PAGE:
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Obstructive sleep apnea (OSA) is a problem in which your breathing pauses during sleep. This occurs because of narrowed or blocked airways.
Sleep apnea - obstructive - adults; Apnea - obstructive sleep apnea syndrome - adults; Sleep-disordered breathing - adults; OSA - adults
When you sleep, all of the muscles in your body become more relaxed. This includes the muscles that help keep your throat open so air can flow into your lungs.
Normally, your throat remains open enough during sleep to let air pass by. Some people have a narrow throat. When the muscles in their upper throat relax during sleep, the tissues close in and block the airway. This stop in breathing is called apnea.
Loud snoring is a telltale symptom of OSA. Snoring is caused by air squeezing through the narrowed or blocked airway. Not everyone who snores has sleep apnea though.
Other factors also may increase your risk:
Sleeping on your back can also cause your airway to become blocked or narrowed.
If you have OSA, you usually begin snoring heavily soon after falling asleep.
Most people with OSA do not know their breathing starts and stops during the night. Usually, a sleep partner or other family members hear the loud snoring, gasping, and snorting. Snoring can be loud enough to hear through walls. Sometimes, people with OSA wake up gasping for air.
People with sleep apnea may:
Other problems that may occur include:
Your health care provider will take your medical history and do a physical exam.
You will need to have a sleep study to confirm OSA. This testing can be done in your home or in a sleep lab.
Other tests that may be performed include:
Treatment helps keep your airway open while you sleep so your breathing does not stop.
Lifestyle changes may help relieve symptoms in people with mild sleep apnea, such as:
Continuous positive airway pressure (CPAP) devices work best to treat obstructive sleep apnea in most people.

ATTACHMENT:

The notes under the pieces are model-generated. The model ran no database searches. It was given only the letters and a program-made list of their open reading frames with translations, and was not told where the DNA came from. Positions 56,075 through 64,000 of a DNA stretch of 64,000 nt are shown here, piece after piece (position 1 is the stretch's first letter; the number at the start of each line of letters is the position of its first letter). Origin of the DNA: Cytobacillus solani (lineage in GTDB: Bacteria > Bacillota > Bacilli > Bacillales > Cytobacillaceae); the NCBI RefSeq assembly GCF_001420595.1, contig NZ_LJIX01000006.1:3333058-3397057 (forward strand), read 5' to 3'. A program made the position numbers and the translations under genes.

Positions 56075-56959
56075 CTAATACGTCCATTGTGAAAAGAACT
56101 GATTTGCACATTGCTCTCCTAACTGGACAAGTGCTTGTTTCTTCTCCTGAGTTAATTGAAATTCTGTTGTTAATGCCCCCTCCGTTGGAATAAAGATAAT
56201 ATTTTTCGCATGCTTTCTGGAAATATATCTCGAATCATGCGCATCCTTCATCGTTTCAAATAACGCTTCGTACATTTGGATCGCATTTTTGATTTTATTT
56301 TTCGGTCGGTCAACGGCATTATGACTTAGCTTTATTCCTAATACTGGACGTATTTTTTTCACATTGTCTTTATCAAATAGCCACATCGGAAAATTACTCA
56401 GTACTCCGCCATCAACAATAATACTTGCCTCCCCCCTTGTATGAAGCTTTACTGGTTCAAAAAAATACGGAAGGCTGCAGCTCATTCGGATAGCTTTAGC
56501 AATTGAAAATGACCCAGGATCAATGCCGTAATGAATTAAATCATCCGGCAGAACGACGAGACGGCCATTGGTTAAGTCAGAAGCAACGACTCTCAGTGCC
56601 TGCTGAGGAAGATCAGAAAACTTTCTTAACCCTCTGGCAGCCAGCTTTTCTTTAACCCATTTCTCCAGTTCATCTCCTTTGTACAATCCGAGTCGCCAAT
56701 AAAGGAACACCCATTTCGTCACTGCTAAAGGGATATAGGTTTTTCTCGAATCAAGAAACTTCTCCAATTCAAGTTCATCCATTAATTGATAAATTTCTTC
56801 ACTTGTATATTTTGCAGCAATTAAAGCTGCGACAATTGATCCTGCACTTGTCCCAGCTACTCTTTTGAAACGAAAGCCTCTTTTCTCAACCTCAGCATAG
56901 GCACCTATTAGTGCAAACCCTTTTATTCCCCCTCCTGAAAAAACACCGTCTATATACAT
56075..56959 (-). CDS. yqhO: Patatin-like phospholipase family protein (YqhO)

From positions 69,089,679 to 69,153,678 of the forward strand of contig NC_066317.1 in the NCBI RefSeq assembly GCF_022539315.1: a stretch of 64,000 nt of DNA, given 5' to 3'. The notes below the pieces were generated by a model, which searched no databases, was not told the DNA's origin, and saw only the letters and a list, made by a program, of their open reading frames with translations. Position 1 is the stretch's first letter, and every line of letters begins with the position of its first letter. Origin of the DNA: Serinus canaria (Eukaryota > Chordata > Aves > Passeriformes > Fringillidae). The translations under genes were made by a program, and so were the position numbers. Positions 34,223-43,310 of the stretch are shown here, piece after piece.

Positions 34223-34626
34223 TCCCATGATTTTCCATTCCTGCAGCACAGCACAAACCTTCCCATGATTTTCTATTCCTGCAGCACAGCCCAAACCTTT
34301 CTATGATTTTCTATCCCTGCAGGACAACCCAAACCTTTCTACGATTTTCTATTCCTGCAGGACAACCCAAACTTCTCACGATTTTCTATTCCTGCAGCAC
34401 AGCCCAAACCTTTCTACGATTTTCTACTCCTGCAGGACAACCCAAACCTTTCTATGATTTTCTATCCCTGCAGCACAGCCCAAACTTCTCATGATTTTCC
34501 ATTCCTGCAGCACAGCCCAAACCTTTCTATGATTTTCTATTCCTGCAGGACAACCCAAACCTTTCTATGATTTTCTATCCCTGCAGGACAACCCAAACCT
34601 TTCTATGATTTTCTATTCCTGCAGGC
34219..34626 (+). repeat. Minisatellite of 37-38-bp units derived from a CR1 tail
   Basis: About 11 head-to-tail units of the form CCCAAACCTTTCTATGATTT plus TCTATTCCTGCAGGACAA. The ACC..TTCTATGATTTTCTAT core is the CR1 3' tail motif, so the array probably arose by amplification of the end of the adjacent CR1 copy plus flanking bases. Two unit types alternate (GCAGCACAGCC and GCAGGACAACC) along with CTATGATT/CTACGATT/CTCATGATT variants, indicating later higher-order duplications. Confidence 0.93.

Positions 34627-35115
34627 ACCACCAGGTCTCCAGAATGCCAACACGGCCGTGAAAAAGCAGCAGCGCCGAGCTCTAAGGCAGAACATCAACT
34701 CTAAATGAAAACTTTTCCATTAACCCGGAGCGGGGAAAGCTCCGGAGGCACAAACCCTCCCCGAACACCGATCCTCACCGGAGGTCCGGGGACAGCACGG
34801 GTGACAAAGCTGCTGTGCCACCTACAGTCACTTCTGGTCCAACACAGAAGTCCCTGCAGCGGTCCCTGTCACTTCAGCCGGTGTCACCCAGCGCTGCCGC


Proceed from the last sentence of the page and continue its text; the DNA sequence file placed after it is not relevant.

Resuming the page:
It can take some time to get used to sleeping with CPAP therapy. Good follow-up and support from a sleep center can help you overcome any problems using CPAP.
Dental devices may help some people. You wear them in your mouth while you sleep to keep your jaw forward and the airway open.
Other treatments may be available, but there is less evidence that they work. It is best to talk with a doctor who specializes in sleep problems before trying them.
Surgery may be an option for some people. It is often a last resort if other treatments did not work and you have severe symptoms. Surgery may be used to:
Surgery may not completely cure obstructive sleep apnea and may have long-term side effects.
If not treated, sleep apnea may cause:
Daytime sleepiness because of sleep apnea can increase the risk of:
In most cases, treatment completely relieves symptoms and problems from sleep apnea.
Untreated obstructive sleep apnea may lead to or worsen heart disease, including:
Call your provider if:
Greenberg H, Lakticova V, Scharf SM. Obstructive sleep apnea: clinical features, evaluation, and principles of management. In: Kryger M, Roth T, Dement WC, eds. Principles and Practice of Sleep Medicine. 6th ed. Philadelphia, PA: Elsevier; 2017:chap 114.
Kapur VK, Auckley DH, Chowdhuri S, et al. Clinical practice guideline for diagnostic testing for adult obstructive sleep apnea: an American Academy of Sleep Medicine clinical practice guideline. J Clin Sleep Med. 2017;13(3):479-504. PMID 28162150 www.ncbi.nlm.nih.gov/pubmed/28162150.
Kimoff RJ. Obstructive sleep apnea. In: Broaddus VC, Mason RJ, Ernst JD, et al, eds. Murray and Nadel's Textbook of Respiratory Medicine. 6th ed. Philadelphia, PA: Elsevier Saunders; 2016:chap 88.
Somers VK. Sleep apnea and cardiovascular disease. In: Mann DL, Zipes DP, Libby P, Bonow RO, Braunwald E, eds. Braunwald's Heart Disease: A Textbook of Cardiovascular Medicine. 10th ed. Philadelphia, PA: Elsevier Saunders; 2015:chap 75.